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LIMBERT v. BISHOP.
36884.
Tort; service station employee injured by truck. Before Judge Hubert. DeKalb Superior Court. August 5, 1957.
NICHOLS, J.
The trial court did not err in denying the defendant's amended motion for new trial.
James S. Bishop sued Donald A. Limbert, trading as Don A. Limbert Heating & Plumbing Company, for injuries allegedly received when a truck, owned by the defendant and being operated by his employee in the scope of his employment, backed into the plaintiff while the plaintiff was servicing an automobile in a service station where the plaintiff was employed. The jury returned a verdict for the plaintiff which was made the judgment of the trial court. The defendant filed a motion for new trial on the general grounds and on the ground that the verdict was excessive. Thereafter the original motion for new trial was amended by the addition of 8 special grounds. The amended motion for new trial was denied, and the defendant excepts.
1. The first special ground of the amended motion for new trial contends that the trial court erred, even without a proper written request having been submitted, in failing to charge the jury on "comparative negligence," on the duty of the plaintiff to "exercise ordinary care for his own safety," and on the plaintiff's duty to exercise "ordinary care to prevent the negligence of the defendant after such negligence was discovered."
The evidence showed without dispute, that the defendant's truck was driven into the service station where the plaintiff was employed, and parked, that thereafter the defendant's employee got into such truck and backed it into the plaintiff while the plaintiff was standing with his back to such truck and in front of an automobile which he was servicing, and that the plaintiff had no knowledge of the negligence of the defendant's employee until the actual moment of impact of the defendant's truck with the plaintiff's person. There was no evidence that the plaintiff was in any way negligent, or that he had any knowledge of the negligence of the defendant's employee prior to the injury so that he could have taken any action to prevent such injury.
While the defendant's answer may have authorized the introduction of evidence as to the failure of the plaintiff to exercise ordinary care for his own safety, either before or after the negligence of the defendant's employee became apparent, or on comparative negligence, no such evidence was introduced. "It is the duty of the court to instruct the jury as to the law applicable to every material issue in the case, even in the absence of any request; but where an issue, though raised in the pleadings, is not supported in the evidence, it is error to charge upon any issue which is not supported by evidence." Investors Syndicate v. Thompson, 172 Ga. 203 (2b) (158 S. E. 20). See also Jackson v. Camp & Brown Produce Co., 92 Ga. App. 359 (3) (88 S. E. 2d 540).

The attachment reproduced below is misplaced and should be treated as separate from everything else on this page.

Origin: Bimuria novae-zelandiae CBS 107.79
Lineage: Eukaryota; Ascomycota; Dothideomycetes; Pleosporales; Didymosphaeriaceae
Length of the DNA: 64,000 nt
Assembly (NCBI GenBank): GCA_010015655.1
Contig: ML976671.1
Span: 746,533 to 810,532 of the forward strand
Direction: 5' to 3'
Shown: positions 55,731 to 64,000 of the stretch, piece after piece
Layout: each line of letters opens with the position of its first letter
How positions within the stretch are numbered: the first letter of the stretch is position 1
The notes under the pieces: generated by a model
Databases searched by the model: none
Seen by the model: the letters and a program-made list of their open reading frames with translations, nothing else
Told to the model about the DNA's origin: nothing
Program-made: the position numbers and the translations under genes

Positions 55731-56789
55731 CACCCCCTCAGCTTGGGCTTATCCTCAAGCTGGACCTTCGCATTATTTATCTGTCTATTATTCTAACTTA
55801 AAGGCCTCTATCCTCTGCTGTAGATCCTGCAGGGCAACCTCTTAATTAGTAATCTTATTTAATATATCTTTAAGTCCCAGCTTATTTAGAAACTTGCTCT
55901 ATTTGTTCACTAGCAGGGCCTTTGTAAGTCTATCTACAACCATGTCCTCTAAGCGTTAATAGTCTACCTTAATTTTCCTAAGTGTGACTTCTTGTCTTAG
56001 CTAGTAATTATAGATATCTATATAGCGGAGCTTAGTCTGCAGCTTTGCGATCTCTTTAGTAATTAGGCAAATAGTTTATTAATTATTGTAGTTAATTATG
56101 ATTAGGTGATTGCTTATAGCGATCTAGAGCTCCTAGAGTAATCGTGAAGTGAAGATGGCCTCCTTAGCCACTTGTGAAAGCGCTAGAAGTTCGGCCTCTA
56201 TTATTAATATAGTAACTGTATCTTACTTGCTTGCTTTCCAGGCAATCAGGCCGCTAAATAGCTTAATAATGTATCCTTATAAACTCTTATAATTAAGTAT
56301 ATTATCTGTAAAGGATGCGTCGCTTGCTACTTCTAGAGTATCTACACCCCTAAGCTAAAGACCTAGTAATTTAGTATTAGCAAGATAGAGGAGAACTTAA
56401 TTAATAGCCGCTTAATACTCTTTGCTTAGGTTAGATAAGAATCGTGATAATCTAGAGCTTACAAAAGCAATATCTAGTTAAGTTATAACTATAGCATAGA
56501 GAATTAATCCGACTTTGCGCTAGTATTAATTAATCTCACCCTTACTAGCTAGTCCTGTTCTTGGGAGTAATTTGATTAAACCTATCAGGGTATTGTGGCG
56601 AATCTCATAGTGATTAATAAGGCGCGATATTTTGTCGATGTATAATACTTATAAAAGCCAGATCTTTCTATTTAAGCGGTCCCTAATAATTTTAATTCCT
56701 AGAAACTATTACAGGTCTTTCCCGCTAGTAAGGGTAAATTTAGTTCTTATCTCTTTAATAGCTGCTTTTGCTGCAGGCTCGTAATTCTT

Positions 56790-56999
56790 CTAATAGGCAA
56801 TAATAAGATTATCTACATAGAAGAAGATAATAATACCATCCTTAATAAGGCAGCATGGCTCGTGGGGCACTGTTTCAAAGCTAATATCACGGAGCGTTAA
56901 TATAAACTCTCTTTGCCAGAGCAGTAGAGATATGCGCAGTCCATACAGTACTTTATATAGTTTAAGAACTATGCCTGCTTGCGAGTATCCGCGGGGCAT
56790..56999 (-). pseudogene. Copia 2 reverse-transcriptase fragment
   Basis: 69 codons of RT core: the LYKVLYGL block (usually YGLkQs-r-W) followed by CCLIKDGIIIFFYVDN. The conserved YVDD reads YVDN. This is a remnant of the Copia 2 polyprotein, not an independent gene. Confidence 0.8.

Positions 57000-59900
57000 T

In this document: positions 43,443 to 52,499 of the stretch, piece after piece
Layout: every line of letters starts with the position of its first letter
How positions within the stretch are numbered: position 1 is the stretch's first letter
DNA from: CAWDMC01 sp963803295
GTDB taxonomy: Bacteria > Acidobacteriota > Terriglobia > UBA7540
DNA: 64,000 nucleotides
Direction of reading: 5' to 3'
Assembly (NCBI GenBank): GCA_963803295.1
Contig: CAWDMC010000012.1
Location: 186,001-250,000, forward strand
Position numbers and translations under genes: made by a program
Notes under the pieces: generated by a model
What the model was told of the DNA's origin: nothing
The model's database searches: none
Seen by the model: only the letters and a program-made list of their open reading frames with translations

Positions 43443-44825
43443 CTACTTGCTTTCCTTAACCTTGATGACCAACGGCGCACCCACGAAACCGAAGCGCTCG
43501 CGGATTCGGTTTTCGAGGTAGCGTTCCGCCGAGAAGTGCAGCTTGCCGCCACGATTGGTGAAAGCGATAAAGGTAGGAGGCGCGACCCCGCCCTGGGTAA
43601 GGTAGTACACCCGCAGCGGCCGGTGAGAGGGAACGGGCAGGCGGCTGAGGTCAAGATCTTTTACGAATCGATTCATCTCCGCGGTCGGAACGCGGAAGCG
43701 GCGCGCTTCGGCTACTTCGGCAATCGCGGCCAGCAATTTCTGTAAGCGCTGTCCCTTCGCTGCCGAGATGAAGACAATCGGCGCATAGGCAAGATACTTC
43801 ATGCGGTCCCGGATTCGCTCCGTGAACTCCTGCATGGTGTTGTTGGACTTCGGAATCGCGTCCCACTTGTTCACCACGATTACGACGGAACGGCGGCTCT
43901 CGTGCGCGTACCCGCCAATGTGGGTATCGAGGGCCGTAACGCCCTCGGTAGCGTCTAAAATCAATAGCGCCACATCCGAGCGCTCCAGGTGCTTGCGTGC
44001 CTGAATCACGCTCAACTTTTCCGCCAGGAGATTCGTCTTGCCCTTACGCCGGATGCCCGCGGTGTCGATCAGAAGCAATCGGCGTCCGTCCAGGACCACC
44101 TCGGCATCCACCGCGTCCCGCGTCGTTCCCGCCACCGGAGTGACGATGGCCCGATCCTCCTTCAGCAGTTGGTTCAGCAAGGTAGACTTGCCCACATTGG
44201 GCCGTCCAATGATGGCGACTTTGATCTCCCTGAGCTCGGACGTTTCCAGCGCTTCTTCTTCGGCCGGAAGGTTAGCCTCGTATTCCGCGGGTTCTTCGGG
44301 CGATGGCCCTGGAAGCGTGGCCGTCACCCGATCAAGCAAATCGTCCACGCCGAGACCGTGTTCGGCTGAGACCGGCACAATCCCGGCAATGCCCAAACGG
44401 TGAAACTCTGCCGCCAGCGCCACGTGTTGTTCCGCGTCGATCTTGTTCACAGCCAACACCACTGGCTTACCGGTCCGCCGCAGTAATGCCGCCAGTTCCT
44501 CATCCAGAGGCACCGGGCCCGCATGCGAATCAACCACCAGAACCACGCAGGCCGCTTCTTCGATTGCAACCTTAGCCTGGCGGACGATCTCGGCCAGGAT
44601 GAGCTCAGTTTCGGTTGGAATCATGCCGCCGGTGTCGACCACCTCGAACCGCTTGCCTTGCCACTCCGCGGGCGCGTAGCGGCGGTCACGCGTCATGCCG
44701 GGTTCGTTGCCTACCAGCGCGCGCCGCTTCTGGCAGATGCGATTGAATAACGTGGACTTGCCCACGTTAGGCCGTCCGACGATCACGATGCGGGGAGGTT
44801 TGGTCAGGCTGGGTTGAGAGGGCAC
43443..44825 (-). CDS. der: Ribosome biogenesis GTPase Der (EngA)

It might be well to state at this point that a verdict for the plaintiff was authorized under the evidence. However, the contention of the defendant that the verdict was excessive will be considered later.
2. Special ground 2 alleges that the trial court erred in charging the jury on the following allegation of negligence contained in the plaintiff's petition: "In backing the defendant's truck down, over and across a public sidewalk."
At the time this allegation of negligence was given in charge to the jury the trial court was reading those allegations of negligence from the plaintiff's petition which had not been stricken by the plaintiff or removed as issues of the case by the trial court.
"It is not improper, in charging the jury, to state the contentions made by the allegations of the petition (Barbre v. Scott, 75 Ga. App. 524, 534, 43 S. E. 2d 760), or to give them by a narrative reading of the petition (McGee v. Bennett, 72 Ga. App. 271, 273, 33 S. E. 2d 577), even though some of the contentions in either instance be unsupported by the evidence (Armour & Company v. Roberts, 63 Ga. App. 846, 847, 12 S. E. 2d 376)." Moffett v. McCurry, 84 Ga. App. 853, 858 (67 S. E. 2d 807). The excerpt from the charge complained of would not have been error even if there had been no evidence in support of such contention; however, in the present case there was evidence adduced that the defendant's truck had been parked where it was at least partially across the sidewalk, and that the defendant's employee backed the truck from this parked position to the point of impact with the plaintiff.
3. In special ground 3 error is assigned on the following excerpt from the charge: "Now, gentlemen, if at this point in the case you determine that the defendant was not negligent you would cease your deliberations and return a verdict in favor of the defendant, but if you find that the defendant acting through his servant or agent was negligent in one or more of the particulars which I have read to you, you would look further and ascertain whether or not such negligence, if any there was, was the proximate cause of the injury and damage to the plaintiff. And I charge you, gentlemen, that if you find that the defendant was so negligent in some of these particulars read to you and that such negligence was the proximate cause of injury and damage to the plaintiff that the plaintiff would be entitled to recover in the case."